Monday, June 30, 2008

How To Beat The Heat

There's one remarkable way to beat the hot summer weather, and that's wading through ice-cold mountain river water.
Even a slight breeze is enough to cool you down completely, if you're alongside a sizeable enough river.
The joy of discovery can also do much to dispell pre-occupation with the heat.
This particular mountain trail is enlivened by the occasional relics left behind from the region's logging legacy.

I'm not sure what it says about human nature, but I can't help noticing how people can be so much more civil to each other when they meet on these trails. We smile to strangers and even say hello as we cross paths, when we do it up there in the woods. Were we to meet the same strangers on a city street, however, these sincere smiles would probably be grounds for suspicion.

The farther we get from civilization, the more civilized we seem to become. (As long as there's a clear way back to civilization..!)


Findalis said...

Air conditioning also works in beating the heat. And so does a nice, tall cold one.

But the vistas are lovely.

Anonymous said...

Wow, nice view. We've got an abandoned rock quarry not too far from the the neighborhood, and a lot of people walk through there, and there's a kind of pit which has filled up with water, so you can go swimming in there. It's pretty cool, but your walking area gives it more than a run for its money.

And you're right. People do tend to be a bit more...talkative sometimes, when they're just out for a walk. I wonder if it is because they have already designated time towards relaxing and taking a walk, and so there's not as much stress or time pressure driving them to avoid human contact?

Eowyn said...

Charles Henry, it's heartbreaking how beautiful these photos are.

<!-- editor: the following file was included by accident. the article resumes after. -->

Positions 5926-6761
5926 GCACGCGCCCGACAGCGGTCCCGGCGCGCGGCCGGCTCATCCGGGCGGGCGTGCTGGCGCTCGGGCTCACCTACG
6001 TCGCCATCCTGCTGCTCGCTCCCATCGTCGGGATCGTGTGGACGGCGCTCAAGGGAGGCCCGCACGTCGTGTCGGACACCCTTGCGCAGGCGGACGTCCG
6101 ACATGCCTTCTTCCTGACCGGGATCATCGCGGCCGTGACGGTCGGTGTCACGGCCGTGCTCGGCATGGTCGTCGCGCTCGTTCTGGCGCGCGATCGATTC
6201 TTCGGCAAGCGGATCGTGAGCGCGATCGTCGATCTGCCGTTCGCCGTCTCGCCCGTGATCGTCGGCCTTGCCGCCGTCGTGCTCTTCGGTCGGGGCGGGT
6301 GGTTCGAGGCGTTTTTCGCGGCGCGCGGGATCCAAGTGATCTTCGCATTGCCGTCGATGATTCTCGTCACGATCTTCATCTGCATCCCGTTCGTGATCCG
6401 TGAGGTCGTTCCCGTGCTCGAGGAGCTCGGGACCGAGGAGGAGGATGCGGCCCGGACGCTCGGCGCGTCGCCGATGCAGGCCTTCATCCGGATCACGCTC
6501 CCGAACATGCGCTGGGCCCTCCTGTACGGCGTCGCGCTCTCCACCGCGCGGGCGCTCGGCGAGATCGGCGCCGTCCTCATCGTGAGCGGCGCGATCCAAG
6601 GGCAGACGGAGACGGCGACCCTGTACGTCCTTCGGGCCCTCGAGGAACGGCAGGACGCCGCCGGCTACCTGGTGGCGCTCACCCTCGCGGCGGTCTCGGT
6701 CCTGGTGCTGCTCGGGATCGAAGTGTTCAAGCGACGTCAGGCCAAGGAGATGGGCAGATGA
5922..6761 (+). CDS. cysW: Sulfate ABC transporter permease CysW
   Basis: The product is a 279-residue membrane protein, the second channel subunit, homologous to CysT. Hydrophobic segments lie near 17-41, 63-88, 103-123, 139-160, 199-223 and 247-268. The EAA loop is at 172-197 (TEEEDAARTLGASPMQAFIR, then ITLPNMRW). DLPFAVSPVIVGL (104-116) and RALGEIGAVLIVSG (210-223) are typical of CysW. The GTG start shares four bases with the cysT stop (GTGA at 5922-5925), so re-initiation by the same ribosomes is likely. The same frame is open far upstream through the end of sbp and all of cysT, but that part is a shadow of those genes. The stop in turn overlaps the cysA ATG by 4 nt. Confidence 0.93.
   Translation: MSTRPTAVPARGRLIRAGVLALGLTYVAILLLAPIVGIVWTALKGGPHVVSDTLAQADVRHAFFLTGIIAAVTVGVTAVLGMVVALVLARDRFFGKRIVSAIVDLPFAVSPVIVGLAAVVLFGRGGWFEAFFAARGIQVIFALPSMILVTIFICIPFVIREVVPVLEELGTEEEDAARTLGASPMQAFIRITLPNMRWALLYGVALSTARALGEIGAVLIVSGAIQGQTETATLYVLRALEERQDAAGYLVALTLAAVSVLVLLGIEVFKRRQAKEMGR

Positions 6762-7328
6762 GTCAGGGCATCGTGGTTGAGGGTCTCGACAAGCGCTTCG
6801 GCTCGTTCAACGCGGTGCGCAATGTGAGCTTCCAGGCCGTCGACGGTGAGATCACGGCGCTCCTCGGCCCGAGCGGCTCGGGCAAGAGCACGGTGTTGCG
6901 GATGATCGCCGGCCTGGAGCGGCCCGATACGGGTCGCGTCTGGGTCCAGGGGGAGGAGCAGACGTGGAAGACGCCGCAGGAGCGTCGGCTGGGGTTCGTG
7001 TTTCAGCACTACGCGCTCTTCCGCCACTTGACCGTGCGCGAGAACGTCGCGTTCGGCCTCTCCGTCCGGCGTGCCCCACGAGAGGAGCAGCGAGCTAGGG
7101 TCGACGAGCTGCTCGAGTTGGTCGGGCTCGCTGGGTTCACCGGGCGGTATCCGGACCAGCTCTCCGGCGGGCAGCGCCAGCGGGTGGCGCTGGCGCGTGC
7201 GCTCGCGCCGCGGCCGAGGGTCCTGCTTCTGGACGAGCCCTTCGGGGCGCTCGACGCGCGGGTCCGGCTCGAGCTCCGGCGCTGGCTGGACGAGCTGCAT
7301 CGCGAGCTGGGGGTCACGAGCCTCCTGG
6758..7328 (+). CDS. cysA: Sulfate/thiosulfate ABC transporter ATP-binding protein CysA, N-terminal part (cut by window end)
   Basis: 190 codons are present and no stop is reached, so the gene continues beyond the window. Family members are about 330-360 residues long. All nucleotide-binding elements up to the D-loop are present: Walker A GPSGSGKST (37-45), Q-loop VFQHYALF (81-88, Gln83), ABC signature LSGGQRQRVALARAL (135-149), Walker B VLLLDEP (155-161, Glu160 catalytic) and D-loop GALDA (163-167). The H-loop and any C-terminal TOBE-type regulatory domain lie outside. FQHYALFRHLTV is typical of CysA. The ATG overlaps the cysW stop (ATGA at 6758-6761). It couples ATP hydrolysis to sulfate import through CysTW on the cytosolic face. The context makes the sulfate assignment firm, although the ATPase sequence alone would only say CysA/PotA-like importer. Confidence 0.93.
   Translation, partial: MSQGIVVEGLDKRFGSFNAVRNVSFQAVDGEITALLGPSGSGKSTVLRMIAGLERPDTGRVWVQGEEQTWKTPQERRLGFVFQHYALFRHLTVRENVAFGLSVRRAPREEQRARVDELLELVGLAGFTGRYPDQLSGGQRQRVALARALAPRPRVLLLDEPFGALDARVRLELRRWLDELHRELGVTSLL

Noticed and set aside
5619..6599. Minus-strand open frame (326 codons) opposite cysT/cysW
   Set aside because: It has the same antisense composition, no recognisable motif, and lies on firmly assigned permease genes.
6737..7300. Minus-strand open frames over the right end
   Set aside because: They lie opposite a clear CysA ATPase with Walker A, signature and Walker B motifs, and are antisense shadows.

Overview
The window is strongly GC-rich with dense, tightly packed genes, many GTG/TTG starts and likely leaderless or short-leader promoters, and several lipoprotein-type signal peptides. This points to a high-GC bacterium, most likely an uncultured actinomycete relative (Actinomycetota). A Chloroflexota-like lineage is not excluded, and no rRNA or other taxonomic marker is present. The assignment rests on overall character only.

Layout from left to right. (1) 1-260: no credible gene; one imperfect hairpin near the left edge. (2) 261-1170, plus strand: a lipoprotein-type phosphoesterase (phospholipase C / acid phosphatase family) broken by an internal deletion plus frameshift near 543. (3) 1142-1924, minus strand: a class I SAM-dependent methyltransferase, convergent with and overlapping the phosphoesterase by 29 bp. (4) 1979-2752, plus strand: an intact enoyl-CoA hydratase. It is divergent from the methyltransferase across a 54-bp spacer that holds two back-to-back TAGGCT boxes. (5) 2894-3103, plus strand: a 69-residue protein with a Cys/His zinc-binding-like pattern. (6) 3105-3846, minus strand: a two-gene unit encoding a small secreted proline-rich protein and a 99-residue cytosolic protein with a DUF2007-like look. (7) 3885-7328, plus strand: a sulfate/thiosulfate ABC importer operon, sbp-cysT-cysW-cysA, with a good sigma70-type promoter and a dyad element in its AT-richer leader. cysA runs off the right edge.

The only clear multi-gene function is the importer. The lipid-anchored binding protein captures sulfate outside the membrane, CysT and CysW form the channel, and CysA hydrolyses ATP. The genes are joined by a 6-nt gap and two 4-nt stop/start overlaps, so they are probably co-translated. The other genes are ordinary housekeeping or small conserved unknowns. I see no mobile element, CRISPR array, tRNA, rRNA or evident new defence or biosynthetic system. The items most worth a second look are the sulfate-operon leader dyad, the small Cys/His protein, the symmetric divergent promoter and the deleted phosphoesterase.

The more so because I live near a "creek" that looks a lot like your top photo. I put "creek" in quotes because this particular one is a favorite of kayakers who come from far and wide. Apparently, it's in the same classification, whitewater-wise, as the Colorado River.

But this creek is poisonous, and will be into the unforeseeable future, due to acid mine drainage from a local coal mine. I didn't know it at first, when I moved here, and went down to sit on a rock and cool my feet. After I stepped out, my legs were yellow up to my knees. It was horrifying.

Ugh. Sorry to be such a downer. It's only because I'm a worshipper at nature's shrine that I say these things.

Thanks for patience :)

Oh, and Walker -- I visited your blog -- you seem like a very nice young man, and I wish more up-and-coming Canadians (indeed all nationalities!) had your curious instincts :)

Anonymous said...

Well thank you!

I'll still probably complain about the weather at some point though...

truepeers said...

I heard on the radio that some young man just got washed away in that "creek" and is still missing.

When I was young, it was not unusual to hear each summer of some kid dying after diving into the pools above the suspension bridge.

Cooling off is a dangerous business!